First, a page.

Examples of MAOI antidepressants include:
Many muscle relaxants can cause drowsiness and dizziness. When you add alcohol, the effect can feel as if you have taken an opioid drug. You may feel over sedated, extremely weak, dizzy, agitated, or confused.
Muscle relaxants that interact with alcohol include:
Whether you are taking prescription pain medication or over-the-counter medicine, you should be aware of how alcohol interacts with pain medication. Opioid pain medication, including hydrocodone and oxycodone, can cause drowsiness. Mixing alcohol with opioids increases their sedative effects and can slow down your breathing to a dangerously low rate.
Over-the-counter pain medication, such as acetaminophen (Tylenol), ibuprofen (Motrin), and naproxen (Aleve), should also be avoided if you drink alcohol. Acetaminophen and alcohol are both metabolized by the liver. Alcohol increases the activity of an enzyme in the liver that increases the production of a toxic byproduct of acetaminophen. Mixing alcohol and acetaminophen increases your risk of liver damage.
Nonsteroidal anti-inflammatory drugs (NSAIDs), such as ibuprofen and naproxen, can cause stomach ulcers and stomach bleeding. Alcohol can add to this effect and increase your risk of ulcers and bleeding.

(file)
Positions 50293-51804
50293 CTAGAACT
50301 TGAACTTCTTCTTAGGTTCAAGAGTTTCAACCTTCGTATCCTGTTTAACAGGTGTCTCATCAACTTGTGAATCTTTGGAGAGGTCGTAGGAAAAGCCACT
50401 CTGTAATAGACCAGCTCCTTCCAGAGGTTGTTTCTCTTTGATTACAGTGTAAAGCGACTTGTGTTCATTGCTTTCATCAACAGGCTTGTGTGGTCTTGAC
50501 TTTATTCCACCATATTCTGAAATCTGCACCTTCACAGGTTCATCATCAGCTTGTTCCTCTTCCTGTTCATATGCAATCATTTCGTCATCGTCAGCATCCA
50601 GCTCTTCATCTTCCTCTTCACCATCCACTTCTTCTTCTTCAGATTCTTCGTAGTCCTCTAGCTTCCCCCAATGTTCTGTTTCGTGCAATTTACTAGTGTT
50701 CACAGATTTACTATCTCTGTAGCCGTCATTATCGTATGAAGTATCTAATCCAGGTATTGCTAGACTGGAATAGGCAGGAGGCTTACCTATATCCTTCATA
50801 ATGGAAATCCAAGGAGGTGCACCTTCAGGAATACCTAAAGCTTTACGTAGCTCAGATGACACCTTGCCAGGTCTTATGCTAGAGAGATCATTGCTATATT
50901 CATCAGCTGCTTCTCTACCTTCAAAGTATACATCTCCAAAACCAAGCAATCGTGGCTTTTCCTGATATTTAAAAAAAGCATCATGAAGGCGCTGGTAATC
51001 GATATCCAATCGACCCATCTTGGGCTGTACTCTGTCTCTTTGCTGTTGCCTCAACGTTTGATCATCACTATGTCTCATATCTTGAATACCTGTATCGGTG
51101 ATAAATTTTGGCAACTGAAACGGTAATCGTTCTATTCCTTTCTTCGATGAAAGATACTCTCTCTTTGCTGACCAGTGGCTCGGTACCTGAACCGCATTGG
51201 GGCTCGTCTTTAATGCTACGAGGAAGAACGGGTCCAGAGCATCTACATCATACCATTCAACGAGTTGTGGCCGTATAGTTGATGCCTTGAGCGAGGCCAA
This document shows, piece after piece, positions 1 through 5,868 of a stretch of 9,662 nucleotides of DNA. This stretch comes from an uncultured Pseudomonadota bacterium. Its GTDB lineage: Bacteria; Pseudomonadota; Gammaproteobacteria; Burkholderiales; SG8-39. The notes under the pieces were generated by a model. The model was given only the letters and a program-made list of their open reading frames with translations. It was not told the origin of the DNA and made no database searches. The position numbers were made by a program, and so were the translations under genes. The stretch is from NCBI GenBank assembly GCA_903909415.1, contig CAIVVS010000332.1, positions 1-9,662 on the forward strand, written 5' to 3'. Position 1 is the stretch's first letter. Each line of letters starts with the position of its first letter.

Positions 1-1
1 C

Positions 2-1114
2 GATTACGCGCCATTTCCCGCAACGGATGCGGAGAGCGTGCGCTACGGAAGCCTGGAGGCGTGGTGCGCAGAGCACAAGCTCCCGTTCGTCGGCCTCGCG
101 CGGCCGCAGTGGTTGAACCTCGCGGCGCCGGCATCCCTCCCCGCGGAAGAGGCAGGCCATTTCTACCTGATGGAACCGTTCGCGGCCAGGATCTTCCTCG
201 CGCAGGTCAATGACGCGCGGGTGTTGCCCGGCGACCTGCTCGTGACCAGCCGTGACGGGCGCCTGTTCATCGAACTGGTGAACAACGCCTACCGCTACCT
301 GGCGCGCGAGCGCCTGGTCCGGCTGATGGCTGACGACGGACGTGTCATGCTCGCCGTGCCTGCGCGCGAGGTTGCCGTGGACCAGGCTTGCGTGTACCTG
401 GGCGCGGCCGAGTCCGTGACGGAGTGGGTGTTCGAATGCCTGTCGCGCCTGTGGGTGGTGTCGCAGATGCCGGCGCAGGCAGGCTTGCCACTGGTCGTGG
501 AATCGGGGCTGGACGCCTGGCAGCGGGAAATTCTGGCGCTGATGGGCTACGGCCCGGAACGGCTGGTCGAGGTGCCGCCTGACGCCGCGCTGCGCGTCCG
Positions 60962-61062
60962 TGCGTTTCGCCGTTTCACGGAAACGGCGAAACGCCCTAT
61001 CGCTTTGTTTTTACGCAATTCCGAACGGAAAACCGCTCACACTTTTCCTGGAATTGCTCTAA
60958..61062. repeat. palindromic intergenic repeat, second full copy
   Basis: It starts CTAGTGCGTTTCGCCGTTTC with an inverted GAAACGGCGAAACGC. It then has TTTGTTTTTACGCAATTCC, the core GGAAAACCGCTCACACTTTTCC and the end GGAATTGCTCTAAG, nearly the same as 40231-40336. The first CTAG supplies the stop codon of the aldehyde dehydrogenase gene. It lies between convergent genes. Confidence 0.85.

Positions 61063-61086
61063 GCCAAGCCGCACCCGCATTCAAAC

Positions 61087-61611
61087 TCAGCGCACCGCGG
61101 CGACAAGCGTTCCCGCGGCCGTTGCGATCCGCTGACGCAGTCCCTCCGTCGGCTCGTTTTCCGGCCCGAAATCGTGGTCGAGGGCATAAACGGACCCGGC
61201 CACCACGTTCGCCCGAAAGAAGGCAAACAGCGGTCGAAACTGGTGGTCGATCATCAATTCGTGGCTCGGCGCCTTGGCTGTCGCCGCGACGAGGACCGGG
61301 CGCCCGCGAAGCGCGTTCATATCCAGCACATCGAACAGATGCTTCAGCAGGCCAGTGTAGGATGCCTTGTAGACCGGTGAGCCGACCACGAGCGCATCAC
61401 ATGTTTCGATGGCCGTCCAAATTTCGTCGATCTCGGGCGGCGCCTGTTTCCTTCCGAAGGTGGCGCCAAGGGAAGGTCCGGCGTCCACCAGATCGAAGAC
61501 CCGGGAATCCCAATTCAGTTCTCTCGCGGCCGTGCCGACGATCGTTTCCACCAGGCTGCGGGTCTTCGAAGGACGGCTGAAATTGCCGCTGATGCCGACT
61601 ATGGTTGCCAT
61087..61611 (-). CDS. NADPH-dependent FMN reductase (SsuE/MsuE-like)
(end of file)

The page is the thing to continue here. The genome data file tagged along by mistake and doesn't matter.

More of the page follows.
If you take diabetes medication, keep in mind that many alcoholic beverages are high in sugar content and can throw your blood sugar levels out of balance. Additionally, some diabetes medicines, such as glyburide, may cause a disulfiram-like reaction when combined with alcohol. Symptoms of a disulfiram-like reaction include:
- Extreme flushing
- Low blood pressure
- Rapid heart rate
- Severe nausea and vomiting
Mixing metformin (Glucophage) with alcohol can cause a buildup of lactic acid in the bloodstream and result in symptoms such as:
- Abnormal breathing
- Decreased urination
- Severe low blood pressure
Isoniazid and rifampin are typically used together to treat tuberculosis. Each can interact with alcohol in different ways. Isoniazid can potentially cause liver damage. Drinking alcohol while taking isoniazid can increase your risk of liver damage. Additionally, alcohol may decrease the availability and the effects of rifampin and isoniazid.
Metronidazole (Flagyl) may cause a disulfiram-like reaction if taken with alcohol. You should not drink alcohol for 24 hours before and 72 hours after taking metronidazole.
Alcohol is a drug that interacts with many medications. The medicines discussed here do not include all the medications that interact with alcohol. Before pouring a drink this holiday season, be sure to ask your pharmacist if your medication is safe to take with alcohol. You will enjoy your holidays better without unpleasant or dangerous side effects.
Rosanna Sutherby is a freelance medical writer who has been a practicing pharmacist in her community for close to 20 years. She obtained her Doctor of Pharmacy from Nova Southeastern University in Ft. Lauderdale, FL. She utilizes her clinical training in the pharmacy, where she helps patients manage disease states such as asthma, diabetes, heart disease, hypertension, and many others. Dr. Sutherby reviews and recommends drug regimens based on patients’ concurrent conditions and potential drug interactions.